Isolation of the Acetic Acid Bacteria From Home-Made Vinegars and Evaluation of Thermal Tolerance
Using thermotolerant strains of acetobacteraceae plays a much important role in bioconversion of alcohols to aldehydes and acids.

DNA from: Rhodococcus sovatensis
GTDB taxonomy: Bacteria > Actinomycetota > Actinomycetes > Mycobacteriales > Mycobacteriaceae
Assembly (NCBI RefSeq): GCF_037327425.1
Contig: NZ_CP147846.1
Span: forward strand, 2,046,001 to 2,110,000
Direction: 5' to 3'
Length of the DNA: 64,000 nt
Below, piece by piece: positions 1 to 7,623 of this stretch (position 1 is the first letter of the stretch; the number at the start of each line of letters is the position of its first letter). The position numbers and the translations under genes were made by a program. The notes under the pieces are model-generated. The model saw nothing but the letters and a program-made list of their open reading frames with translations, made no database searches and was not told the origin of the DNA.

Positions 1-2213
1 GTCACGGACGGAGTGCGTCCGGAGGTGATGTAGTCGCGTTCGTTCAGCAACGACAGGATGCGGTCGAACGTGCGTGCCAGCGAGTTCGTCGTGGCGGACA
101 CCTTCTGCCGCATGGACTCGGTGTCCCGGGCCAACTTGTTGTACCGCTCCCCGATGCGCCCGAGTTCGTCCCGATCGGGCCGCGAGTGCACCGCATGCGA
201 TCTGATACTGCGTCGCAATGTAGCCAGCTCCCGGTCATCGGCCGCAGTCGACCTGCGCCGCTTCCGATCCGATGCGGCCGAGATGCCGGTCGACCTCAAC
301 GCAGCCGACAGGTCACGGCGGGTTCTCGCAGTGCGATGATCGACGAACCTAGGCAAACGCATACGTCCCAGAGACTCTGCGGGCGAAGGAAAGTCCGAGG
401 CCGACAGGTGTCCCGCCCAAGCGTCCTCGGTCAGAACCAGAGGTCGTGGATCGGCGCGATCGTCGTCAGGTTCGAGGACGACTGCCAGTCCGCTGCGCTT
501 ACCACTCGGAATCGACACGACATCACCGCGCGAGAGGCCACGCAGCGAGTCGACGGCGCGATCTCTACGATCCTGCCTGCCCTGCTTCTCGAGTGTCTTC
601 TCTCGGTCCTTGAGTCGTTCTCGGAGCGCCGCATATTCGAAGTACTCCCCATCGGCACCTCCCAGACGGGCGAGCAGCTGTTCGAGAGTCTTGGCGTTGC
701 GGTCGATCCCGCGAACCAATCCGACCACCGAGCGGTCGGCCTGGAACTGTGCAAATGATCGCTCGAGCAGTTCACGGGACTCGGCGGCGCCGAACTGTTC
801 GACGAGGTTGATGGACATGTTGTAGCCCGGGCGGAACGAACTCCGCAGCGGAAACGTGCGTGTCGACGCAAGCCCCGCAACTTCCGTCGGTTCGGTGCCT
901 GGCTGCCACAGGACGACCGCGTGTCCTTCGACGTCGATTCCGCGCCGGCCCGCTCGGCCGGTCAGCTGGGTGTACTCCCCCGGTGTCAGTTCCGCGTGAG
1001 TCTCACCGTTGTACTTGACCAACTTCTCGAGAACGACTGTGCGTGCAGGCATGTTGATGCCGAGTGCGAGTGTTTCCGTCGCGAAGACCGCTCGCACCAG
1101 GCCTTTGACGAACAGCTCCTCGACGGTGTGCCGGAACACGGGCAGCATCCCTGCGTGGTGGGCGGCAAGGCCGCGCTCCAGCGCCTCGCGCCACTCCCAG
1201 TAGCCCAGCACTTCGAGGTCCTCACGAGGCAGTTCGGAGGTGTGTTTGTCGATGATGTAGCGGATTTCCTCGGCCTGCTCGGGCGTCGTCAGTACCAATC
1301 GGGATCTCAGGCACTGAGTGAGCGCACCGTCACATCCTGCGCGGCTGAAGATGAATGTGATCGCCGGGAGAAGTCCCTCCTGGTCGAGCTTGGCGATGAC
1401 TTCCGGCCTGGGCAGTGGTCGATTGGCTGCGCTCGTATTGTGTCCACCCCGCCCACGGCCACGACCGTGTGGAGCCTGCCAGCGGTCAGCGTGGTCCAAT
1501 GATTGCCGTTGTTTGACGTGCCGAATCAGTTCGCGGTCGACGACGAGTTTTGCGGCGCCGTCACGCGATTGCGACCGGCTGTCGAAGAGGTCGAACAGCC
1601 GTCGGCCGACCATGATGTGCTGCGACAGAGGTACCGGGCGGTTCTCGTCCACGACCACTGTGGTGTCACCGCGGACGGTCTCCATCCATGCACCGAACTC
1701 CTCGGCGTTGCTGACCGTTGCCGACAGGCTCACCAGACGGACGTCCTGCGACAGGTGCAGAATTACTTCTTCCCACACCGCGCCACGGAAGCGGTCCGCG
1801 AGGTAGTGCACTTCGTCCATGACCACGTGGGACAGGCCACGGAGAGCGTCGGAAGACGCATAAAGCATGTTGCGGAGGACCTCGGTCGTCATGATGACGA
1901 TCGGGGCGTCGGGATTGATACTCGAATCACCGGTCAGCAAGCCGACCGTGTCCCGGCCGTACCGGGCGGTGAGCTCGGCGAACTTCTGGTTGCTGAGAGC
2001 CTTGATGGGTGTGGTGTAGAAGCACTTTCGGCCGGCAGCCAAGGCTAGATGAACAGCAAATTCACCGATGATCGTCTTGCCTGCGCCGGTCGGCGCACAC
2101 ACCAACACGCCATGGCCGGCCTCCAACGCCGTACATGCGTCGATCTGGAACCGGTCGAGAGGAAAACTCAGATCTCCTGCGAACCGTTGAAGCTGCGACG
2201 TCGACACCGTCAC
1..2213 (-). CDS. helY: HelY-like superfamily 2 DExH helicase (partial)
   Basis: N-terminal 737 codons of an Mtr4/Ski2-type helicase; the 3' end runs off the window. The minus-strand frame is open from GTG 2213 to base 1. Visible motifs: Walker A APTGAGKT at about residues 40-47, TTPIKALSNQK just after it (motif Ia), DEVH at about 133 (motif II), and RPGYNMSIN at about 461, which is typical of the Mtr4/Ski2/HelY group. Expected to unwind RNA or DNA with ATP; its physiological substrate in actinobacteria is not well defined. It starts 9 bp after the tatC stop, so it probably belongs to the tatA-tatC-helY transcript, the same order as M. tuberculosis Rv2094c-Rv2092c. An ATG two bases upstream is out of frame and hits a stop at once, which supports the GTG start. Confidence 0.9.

Looking for such acetate producing strains, in an attempt 70 samples of traditionally home-made vinegars were collected from 4 districts of country. The regions include Tehran, Takestan, Qazvin, and Abhar cities. Acetate producing strains were isolated and sorted according to their age and the region isolated from. According to interactions between age and region most of the strains were isolated from Takestan samples of 8 to 12 months old. Among the 39 isolates, 23 strains were tentatively identified as Acetobacter spp. (not differentiated from Gluconoacetobacter sp.) and the 16 remaining strains as Gluconobacter spp.. Because half of the Gluconobacter strains had an unusual capacity of acetate oxidation in “ethanol oxidation medium” (the special trait of thermotolerant gluconobacter), “lactate oxidation” was referenced as the sole test to differentiate members of to genera. While the optimum growth temperature of these acetate producing bacteria varies between 30°C to 33°C, and the maximum growth temperature is less than 37°C, but one-third of isolates were able to grow at 40±1°C. These isolates were assumed as thermotolerant strains. Thus it seems that thermotolerancy of the acetate producing bacteria more or less is a frequent feature among natural microbiota of domestic home-made vinegar in our country. These data are much different from that of other Asian countries such as Japan, and the climate effects may be the main reason. This is an industrially important trait, because the producing strains can easily resist the seasonal heat fluctuations.